Zoners face deadline on project vote

Hearing on Jackson Commons
set to continue in September

Staff Writer

Zoners face
deadline on
project vote
Hearing on Jackson Commons
set to continue in September
Staff Writer

Members of the Jackson zoning board could decide at a Sept. 22 meeting to grant Leigh Realty of Brick Township two variances it needs to build Jackson Commons, a 2.9-million-square-foot, 38-building commercial campus at East Commodore and West Commodore boulevards and Cedar Swamp Road, according to Michael Kelly, chairman of the board.

Kelly said the environmental commission and Jackson’s traffic consultant must still submit their reports to the board.

David G. Earekson, vice president of LGA Engineering and a civil engineer with the project, said an additional traffic report from developer Mitch Leigh’s expert would be submitted next month.

It was indicated at a previous meeting that if the application is complete and the board does not take a vote on it before the end of September it would automatically be approved. However, Kelly said that would not happen. He said the board would vote on the application before the mandated time limit expires.

Leigh Realty seeks preliminary site approval of the Jackson Commons project in order to begin construction of the four regional storm water management facilities and the internal roads that are the foundation of the project’s infrastructure. The application is before the zoning board rather than the Planning Board since Leigh is requesting two variances.

The first variance, if granted, would permit Leigh to build a 55-foot tall hotel in an area zoned for a building no higher than 50 feet. The second variance, if granted, would enable Leigh to build a warehouse distribution center in a high­way commercial zone. Leigh will make a separate application for each building he constructs in Jackson Commons, accord­ing to his attorney, Raymond Shea.

The board began hearing the applica­tion at a special meeting in May. Shea indicated to the board on July 21 that Leigh would not grant an extension of time if asked to do so. That would leave only the Sept. 22 meeting, which begins at 7:30 p.m., to discuss the application be­fore the board must vote on it.

Kelly said no meeting was scheduled in August since zoning officer Richard Megill and three board members would be on vacation at that time.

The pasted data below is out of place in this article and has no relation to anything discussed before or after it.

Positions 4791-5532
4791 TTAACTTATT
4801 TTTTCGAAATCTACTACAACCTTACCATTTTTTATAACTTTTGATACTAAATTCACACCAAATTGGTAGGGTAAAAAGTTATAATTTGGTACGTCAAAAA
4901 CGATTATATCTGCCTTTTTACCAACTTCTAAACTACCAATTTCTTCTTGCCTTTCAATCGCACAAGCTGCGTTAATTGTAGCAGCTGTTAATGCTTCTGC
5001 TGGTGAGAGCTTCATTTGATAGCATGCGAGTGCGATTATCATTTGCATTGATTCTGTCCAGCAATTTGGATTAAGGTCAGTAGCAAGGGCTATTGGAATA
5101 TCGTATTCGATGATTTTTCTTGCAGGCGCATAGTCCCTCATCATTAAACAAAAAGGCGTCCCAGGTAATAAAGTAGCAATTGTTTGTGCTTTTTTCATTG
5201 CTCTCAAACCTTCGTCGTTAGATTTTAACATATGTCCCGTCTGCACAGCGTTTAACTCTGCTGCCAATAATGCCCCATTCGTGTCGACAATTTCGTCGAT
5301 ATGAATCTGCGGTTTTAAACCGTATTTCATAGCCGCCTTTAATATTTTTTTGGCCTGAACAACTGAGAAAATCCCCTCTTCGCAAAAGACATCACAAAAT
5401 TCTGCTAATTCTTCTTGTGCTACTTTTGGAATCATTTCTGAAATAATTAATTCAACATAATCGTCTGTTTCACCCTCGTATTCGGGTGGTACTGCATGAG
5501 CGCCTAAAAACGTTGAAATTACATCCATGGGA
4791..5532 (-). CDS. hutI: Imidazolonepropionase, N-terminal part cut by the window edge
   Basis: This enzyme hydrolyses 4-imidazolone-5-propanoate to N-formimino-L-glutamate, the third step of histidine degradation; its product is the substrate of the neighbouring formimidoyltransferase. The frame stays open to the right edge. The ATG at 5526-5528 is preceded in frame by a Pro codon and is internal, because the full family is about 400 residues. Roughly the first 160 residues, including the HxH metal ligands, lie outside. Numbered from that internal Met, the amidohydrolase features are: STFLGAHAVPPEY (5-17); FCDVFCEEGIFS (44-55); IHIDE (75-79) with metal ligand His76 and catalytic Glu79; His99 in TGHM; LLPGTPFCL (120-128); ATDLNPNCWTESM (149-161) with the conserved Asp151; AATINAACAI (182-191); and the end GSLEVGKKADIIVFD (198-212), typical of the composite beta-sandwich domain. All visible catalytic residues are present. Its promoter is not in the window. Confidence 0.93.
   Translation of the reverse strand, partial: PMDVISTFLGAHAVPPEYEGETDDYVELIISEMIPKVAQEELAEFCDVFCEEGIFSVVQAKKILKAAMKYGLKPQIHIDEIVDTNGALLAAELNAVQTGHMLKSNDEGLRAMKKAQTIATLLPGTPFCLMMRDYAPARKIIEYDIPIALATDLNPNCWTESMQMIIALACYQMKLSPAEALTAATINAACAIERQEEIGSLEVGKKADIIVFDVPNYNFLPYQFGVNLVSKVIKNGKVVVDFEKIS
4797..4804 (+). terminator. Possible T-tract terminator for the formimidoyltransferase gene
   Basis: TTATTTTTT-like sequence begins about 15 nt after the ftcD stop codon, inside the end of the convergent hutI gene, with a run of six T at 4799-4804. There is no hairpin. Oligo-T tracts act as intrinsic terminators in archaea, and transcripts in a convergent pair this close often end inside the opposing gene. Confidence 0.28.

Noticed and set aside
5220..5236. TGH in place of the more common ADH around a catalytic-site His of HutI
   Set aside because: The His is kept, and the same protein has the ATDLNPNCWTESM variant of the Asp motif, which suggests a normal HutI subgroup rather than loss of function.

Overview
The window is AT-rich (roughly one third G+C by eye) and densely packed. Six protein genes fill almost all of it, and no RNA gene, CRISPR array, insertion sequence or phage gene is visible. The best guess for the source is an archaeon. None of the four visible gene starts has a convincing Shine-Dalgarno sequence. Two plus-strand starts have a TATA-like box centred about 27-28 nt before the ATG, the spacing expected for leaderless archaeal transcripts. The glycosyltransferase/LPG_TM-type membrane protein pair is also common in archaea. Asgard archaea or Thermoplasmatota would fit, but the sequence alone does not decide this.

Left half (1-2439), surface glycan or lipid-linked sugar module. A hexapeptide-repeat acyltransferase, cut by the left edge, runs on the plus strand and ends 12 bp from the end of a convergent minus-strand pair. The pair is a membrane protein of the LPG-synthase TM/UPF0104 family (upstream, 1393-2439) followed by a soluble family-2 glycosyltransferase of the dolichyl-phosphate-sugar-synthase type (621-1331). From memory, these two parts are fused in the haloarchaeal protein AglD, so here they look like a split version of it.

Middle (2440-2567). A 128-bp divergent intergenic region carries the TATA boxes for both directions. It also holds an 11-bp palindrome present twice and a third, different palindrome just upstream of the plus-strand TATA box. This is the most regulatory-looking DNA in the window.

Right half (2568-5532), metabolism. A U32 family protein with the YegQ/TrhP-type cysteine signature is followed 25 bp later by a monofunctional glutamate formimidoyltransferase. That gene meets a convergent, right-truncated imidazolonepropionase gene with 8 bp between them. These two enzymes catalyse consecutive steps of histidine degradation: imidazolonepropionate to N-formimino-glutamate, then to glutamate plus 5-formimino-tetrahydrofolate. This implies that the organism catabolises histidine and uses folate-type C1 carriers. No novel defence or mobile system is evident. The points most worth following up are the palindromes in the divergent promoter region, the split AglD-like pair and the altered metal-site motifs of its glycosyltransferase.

Jackson Commons is proposed on the site where Leigh previously proposed Towne Centre. That town-within-a-town concept would have included residential and commercial components as well as an artists village. Public opposition led Leigh to abandon the plan.

At an April meeting of the Jackson Chamber of Commerce, Tom Bovino of Leigh Realty said the developer still be­lieved in the concept of Towne Centre, but planned to move forward with Jackson Commons.

Leigh is just as determined to win ap­proval from the Planning Board for an application that also incorporates ves­tiges of the former Towne Centre. He is seeking final approval to build 130 homes on West Commodore Boulevard. The board will begin hearing that application when it meets on Aug. 16 at 7:30 p.m.

The application represents the first phase of a residential development now called Leigh at Jackson, which would ex­tend south to Freehold Road when built out. Leigh will eventually seek approval to build more than 1,500 additional homes in the development, according to Shea. The attorney said at the July 21 zoning board meeting that the application may end up in court.

According to Mayor Sean Giblin, who is a member of the Planning Board, an approval granted to Leigh in 1988 to build 1,641 homes lapsed last year. The mayor said Leigh would have to reapply to the Planning Board for approval to build the remaining homes. Giblin said Leigh would be subject to many of the or­dinances adopted by the Township Committee over the past three years to slow the pace of residential development in the community.

Not so, countered Shea.

Shea said on July 21 that he would present his legal argument for building all 1,641 homes under the more favorable terms of the 1988 approval when the Planning Board hears the application. He declined to disclose further details prior to the Aug. 16 hearing.